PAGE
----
God appointed prophets throughout the history of Israel to awaken his nation from desensitization and to soften hearts to the suffering of the marginalized within their communities. The prophetic voices served a crucial role to remind God’s citizens of their duty to actively seek justice and live ethically. Prophets frequently intoned the same song to those that mistook participation in religious sacrifices, offerings, tithes, and festivals as being tantamount to authentic faith, for, in reality, “religious fixation, masquerading as orthodoxy” are false substitutes for justice. The songs of all God’s prophets can be summed up in Micah’s plea to Israel: “He has shown you, O man, what is good; And what does the Lord require of you? To do justly, to love mercy, and to walk humbly with your God” (Micah 6:8). What does Micah mean when he counsels to “do justly?” Isaiah would answer, “Cease to do evil, rebuke the oppressor, defend the fatherless, and plead for the widow” (Isaiah 1:10-17). Again, God makes it clear that he wants “right” more than “rite.”
As professional, prophetic healers in their respective contexts, Mukwege, Jofré, and Farmer were driven by the call to love one’s neighbor. They were propelled by the understanding of holiness as radical actions of love and mercy and inspired by Jesus’ preferential option for the poor. However, while the work of these three is extraordinary and exceptional, it would be a mistake to presume that the principal actors themselves were extraordinary and exceptional persons, for this may give the impression that such tasks are unfeasible for ordinary Christians.
The extraordinary endeavor that became the first psychiatric hospital in Europe did not begin on February 24, 1409, the day that Juan Gilabert-Jofré saved the cognitively impaired man and gave his compelling sermon on the steps of the city cathedral. Denis Mukwege’s exceptional advocacy for victims of sexual violence did not begin with the establishment of the Panzi Foundation. Nor did the creation of Partners in Health occur as a result of Paul Farmer’s transformative encounter with the poor and sick of Haiti in 1983. These extraordinary and innovative Christian endeavors began with mundane, unexceptional, and ordinary practical commitments nurtured in the years and decades preceding these spectacular moments of history.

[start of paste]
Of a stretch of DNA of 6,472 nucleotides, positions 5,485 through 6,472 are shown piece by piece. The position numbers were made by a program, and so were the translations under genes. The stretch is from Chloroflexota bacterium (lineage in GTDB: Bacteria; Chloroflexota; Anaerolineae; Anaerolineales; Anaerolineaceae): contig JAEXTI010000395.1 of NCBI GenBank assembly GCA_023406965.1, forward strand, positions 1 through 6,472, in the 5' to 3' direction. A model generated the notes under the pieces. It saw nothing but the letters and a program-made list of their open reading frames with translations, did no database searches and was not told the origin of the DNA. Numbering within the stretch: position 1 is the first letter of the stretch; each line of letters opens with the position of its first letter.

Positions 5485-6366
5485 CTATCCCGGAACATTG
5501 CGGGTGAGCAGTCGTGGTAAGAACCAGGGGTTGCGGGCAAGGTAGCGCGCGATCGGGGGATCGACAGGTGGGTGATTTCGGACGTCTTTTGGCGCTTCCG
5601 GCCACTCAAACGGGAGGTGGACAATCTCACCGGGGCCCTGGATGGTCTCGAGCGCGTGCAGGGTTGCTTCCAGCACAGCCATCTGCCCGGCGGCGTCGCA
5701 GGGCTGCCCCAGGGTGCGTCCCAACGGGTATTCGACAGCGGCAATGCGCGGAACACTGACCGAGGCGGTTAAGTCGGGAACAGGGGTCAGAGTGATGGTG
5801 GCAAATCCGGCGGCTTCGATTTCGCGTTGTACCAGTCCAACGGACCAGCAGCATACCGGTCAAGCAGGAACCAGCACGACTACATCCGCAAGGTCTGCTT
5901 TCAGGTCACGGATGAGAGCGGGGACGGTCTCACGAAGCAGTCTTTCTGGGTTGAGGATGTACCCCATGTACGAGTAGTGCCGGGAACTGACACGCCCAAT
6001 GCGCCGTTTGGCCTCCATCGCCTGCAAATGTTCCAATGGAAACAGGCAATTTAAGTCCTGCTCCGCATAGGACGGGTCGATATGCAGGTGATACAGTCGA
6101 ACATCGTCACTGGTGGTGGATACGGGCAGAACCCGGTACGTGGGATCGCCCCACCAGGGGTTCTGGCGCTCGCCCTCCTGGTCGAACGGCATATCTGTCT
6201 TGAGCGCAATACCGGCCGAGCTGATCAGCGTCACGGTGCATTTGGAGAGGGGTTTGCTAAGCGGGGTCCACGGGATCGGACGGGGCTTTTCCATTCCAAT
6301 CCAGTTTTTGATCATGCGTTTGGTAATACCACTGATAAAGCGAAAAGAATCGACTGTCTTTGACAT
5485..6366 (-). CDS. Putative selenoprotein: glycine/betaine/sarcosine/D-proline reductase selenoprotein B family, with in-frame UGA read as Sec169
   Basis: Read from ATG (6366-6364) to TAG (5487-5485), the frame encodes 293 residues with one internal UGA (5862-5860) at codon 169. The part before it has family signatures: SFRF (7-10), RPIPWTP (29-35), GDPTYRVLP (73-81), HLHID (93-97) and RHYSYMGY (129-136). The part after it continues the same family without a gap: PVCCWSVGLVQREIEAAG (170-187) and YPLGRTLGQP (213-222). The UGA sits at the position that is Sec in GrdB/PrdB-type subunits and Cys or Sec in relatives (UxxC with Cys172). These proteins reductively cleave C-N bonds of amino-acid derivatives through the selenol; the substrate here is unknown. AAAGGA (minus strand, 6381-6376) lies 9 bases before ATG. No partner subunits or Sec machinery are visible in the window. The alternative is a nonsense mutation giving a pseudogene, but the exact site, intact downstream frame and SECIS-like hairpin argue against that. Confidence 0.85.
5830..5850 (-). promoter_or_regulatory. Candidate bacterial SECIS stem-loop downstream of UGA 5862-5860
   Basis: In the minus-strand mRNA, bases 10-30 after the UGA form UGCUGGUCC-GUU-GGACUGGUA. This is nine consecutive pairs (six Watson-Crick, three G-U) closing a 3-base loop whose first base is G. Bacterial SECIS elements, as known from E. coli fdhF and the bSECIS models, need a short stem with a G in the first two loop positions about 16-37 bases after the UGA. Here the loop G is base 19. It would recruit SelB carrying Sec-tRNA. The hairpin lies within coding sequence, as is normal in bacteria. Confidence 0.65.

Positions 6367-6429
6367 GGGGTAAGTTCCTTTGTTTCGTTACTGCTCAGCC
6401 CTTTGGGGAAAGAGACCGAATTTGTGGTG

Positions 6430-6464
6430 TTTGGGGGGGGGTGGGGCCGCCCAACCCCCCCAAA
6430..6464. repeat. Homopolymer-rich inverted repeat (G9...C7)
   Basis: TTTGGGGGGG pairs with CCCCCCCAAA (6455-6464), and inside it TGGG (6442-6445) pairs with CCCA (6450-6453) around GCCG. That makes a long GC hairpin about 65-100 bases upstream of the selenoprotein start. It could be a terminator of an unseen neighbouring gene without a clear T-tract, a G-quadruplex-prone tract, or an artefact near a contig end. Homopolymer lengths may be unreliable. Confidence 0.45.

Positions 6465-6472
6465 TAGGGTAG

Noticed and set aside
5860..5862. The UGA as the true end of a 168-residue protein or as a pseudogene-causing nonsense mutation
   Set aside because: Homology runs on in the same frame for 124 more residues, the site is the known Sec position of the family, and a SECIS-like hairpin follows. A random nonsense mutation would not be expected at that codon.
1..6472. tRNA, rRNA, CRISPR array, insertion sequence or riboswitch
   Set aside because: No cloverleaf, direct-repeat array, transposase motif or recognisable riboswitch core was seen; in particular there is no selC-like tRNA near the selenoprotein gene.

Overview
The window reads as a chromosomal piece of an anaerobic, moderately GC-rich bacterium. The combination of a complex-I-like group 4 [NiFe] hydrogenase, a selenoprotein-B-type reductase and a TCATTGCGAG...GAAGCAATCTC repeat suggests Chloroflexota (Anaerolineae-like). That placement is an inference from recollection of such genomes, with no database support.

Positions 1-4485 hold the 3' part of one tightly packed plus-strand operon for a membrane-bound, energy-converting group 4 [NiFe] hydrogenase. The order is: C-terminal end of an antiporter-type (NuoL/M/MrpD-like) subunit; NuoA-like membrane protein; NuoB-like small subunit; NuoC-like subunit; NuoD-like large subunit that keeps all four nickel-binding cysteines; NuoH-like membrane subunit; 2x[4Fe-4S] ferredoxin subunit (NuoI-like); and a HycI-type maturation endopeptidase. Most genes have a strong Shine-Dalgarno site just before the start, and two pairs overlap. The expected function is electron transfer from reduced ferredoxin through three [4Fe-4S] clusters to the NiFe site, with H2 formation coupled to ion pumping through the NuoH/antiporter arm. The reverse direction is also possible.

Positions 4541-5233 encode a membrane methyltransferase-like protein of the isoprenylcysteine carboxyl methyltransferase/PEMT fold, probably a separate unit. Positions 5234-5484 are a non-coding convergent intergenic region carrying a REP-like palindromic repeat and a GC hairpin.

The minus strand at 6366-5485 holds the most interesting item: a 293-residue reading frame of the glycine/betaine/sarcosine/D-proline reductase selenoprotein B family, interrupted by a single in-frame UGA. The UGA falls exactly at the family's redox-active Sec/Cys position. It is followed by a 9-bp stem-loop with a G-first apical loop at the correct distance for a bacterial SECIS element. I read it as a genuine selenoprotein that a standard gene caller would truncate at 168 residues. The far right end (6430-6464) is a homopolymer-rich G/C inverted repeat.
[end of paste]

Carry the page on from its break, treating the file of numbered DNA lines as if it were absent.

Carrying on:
Juan Gilabert-Jofré’s commitment to freeing and redeeming forgotten captives as a friar in the Mercedarian order shaped his moral vision. Denis Mukwege’s dedication was cultivated throughout his childhood years of accompanying his father, a Pentecostal pastor, to visit and pray for sick parishioners. Paul Farmer’s Partners in Health came after many nights of reading liberation theology and studying scripture. Before making larger changes in the field of global health, Farmer allowed himself to be moved by the toil of Haitian migrant workers and responded to the injustices of the US immigration policies that turned away Haitian refugees.
According to Miguel Romero, grand moments of history are conditioned and shaped by a “lifetime of habits, of friendships, of sleepless nights, of commitments, of loves, of honest doubts and earnest prayers.” He goes on to say that history-transforming change does not come from an isolated instant where a historical crisis “provokes moral catharsis in a heroic figurehead,” but rather through small decisions “built from a lifetime of seemingly insignificant lessons and hardly noteworthy choices.” Many members of the Seventh-day Adventist Church live out their Christian faith by responding to the needs of their neighbors, both near and far. For example, Scott Nelson, associate professor of orthopedic surgery at Loma Linda University School of Medicine, received the 2014 American Academy of Orthopedic Surgeons Humanitarian Award for his work providing care to those with limited resources in developing countries.
Nelson joins Mukege, Jofré, and Farmer in a shared commitment to what Gilbert Meilaender calls, “making space in life for the needs and claims of others.” That call continues for all today. Combining an awareness of need, a sense of biblical justice, and professional healing skills continues the work of Jesus today. Just as it was neither the Priest nor the Levite, but a Samaritan who was the embodiment of Christ, so can we, ordinary Christians and Christian physicians, go beyond the call of duty to represent Jesus in caring for the poor, the sick, and the destitute within our communities. After all, there is no extraordinary without the ordinary.
A 2018 graduate of Southern Adventist University, Yuna Han is in the dual MA-MD program at Loma Linda University. She wrote a longer version of this article for the Masters in Religion and Society program earlier this year. She received that MA at LLU graduation this spring along with membership in the 2023 Gold Humanism Honor Society and The President’s Award, the university’s highest honor, given by the School of Religion. Yuna was recognized for her academic excellence, compassion, service to her community, and thirst for knowledge.